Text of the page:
We’re Not Kidding, Revel No Longer Belongs To Glenn Straub

Posted By Eric Ramsey on January 8, 2018 - Last Updated on April 8, 2020

[toc]The Atlantic City resort formerly known as Revel and TEN is sold.

The Associated Press reports that Bruce Deifik has officially purchased the New Jersey casino for $200 million, with plans to reopen this summer under a new name. Deifik finalized the transaction with previous owner Glenn Straub on Thursday.

Rumors of the sale had been lingering for several months without confirmation from either party.

Ocean Resort Casino set to open in 2018

According to the report, the property will reopen in 2018 as Ocean Resort Casino. The projected timeline is ambitious, and it overlaps Hard Rock’s reopening of the former Taj Mahal under its own branding.

This week, Deifik went on record for the first time regarding his purchase:

“We are incredibly excited that we were able to take advantage of the opportunity to acquire this tremendous property at a time when Atlantic City is seeing great economic strides.

The former Revel property opened at a time when Atlantic City was still in economic recovery, and operationally it just did not cater to the customer base for this destination.”

The $200 million price tag is much more than the $82 million Straub paid for it. But it’s still a bargain against the $2.4 billion construction cost.

Deifik has not said much regarding his plans for the space, but investors’ documents allocated $175 million for updates and improvements. He did tell AP he plans to add a sports book to the property if the Supreme Court ruling allows New Jersey sports betting.

There is some concern about whether or not Atlantic City can support two grand openings. Some attribute the recent closure of five casinos to oversaturation of the market. And the Hard Rock property will likely win the race to get the doors open.

Deifik heads to New Jersey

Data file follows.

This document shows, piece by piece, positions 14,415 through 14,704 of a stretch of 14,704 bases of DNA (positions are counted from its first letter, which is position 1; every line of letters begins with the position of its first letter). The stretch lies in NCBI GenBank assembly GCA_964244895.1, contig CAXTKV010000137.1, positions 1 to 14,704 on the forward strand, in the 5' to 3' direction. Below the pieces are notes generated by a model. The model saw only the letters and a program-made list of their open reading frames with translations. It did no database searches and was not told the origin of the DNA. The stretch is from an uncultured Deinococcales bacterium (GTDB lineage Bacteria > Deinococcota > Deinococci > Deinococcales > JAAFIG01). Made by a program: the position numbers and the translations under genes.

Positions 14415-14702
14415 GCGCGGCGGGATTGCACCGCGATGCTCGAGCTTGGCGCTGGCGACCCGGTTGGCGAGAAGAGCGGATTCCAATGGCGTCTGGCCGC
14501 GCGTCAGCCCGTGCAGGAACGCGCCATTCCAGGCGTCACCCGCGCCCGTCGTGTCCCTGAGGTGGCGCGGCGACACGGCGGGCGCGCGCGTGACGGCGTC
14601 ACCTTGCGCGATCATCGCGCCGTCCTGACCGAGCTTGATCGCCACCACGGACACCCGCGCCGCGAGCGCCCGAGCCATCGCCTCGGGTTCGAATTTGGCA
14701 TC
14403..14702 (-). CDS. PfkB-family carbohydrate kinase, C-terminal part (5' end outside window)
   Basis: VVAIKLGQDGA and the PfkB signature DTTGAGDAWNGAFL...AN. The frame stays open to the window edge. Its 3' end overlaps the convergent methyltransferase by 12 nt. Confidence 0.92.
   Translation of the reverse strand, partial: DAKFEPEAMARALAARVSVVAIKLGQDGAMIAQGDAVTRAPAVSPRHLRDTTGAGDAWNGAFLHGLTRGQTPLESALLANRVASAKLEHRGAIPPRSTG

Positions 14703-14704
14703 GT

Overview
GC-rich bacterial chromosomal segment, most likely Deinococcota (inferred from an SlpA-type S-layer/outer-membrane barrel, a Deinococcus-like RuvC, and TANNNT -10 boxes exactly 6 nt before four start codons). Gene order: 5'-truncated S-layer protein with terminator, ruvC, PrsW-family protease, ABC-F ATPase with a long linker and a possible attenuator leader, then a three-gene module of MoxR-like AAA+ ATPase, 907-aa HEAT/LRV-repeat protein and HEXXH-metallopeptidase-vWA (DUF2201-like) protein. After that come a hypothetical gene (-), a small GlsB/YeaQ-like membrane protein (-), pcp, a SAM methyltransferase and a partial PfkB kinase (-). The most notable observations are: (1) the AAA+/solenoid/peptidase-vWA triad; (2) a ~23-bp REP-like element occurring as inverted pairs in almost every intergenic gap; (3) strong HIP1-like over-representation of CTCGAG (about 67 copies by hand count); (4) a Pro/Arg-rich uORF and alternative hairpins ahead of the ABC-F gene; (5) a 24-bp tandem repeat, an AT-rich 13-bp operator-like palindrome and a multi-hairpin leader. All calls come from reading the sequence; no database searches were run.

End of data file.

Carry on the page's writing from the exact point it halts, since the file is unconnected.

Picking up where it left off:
The property had been the subject of rumors for several months prior to the actual sale. During a court proceeding regarding Straub’s casino license last year, the press uncovered documents that seemed to reveal plans in progress.

On Aug. 31, AC Ocean Walk LLC filed an agreement of sale with the county clerk. Bruce Deifik’s name appeared for the first time in relation to the deal, listed as the group’s authorized representative. The Colorado-based developer has ties to more than 100 other large properties, mostly in the western US.

More supporting documents emerged in the subsequent months, including investors’ reports and mortgage agreements. The purchasing entity changed a few times, but Deifik’s name remained as a constant throughout. The most recent documents were filed in late December under the company name ACOWRE LLC.

The Division of Gaming Enforcement (DGE) also confirmed that it had received a casino license application from the suspected buyer in December.

Straub loudly denounced the rumors throughout the process.

Straub out of Atlantic City

The sale of Revel/TEN marks the end of one of the most tumultuous tenures in Atlantic City’s history. And that’s saying something. Straub has never really gotten along with the regulators who oversee him.

In 2015, Straub bought Revel out of bankruptcy court. Another group initially outbid him, but the sellers gave him a second chance after the primary deal fell through.

He has promised to reopen the property a number of times in a variety of forms, pitching obscure and grandiose ideas like a Tower of Geniuses. Despite his ambitions, he secured neither a liquor license nor a casino license for TEN.

Lately, Straub has been tied up in court with gaming officials over their requirements. He has blasted regulators’ red tape and publicly questioned why anyone would do business with New Jersey.

Although he presumably turned at least some profit on the bottom line, it’s hard to say how well Straub made out on his investment. He spent tens of millions of dollars just getting power and water to the building, so put him down for around $125 million up front. Then there were a handful of half-finished projects, presumably significant legal fees, and whatever staff he retained for upkeep.

It’s not clear how much Straub invested in the property, but we know how much revenue he earned: $0.

The relationship was never any fun, and it’s officially been called off after three years. With his signature on Deifik’s proposal, Straub has inked his exit plan from Atlantic City for good.

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Eric Ramsey

Eric is a reporter and writer covering the NJ gambling industry, online poker, sports betting regulation, and DFS. He comes from a poker background, formerly on staff at PokerNews and the World Poker Tour.

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